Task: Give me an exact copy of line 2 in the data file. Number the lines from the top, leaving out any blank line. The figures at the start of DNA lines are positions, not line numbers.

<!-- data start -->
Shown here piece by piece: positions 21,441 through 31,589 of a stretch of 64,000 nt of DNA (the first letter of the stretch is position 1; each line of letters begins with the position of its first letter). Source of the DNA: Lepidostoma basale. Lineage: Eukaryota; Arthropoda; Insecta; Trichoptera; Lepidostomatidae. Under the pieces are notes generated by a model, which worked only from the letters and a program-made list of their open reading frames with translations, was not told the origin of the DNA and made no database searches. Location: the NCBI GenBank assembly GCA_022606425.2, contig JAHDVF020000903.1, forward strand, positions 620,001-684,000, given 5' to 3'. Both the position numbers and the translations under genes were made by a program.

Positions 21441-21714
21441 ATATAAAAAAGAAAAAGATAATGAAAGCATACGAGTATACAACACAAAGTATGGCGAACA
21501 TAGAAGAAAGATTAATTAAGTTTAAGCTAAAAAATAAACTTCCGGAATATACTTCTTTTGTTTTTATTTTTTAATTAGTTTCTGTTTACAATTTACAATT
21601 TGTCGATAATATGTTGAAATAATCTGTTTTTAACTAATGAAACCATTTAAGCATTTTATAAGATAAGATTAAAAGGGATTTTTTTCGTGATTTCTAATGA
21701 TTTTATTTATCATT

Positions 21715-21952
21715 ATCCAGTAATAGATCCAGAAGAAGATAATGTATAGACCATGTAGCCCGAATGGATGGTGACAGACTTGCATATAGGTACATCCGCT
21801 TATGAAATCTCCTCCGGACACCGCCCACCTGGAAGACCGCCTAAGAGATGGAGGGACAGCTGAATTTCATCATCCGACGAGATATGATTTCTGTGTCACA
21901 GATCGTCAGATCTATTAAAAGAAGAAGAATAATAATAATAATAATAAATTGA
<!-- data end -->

Positions 21441-21714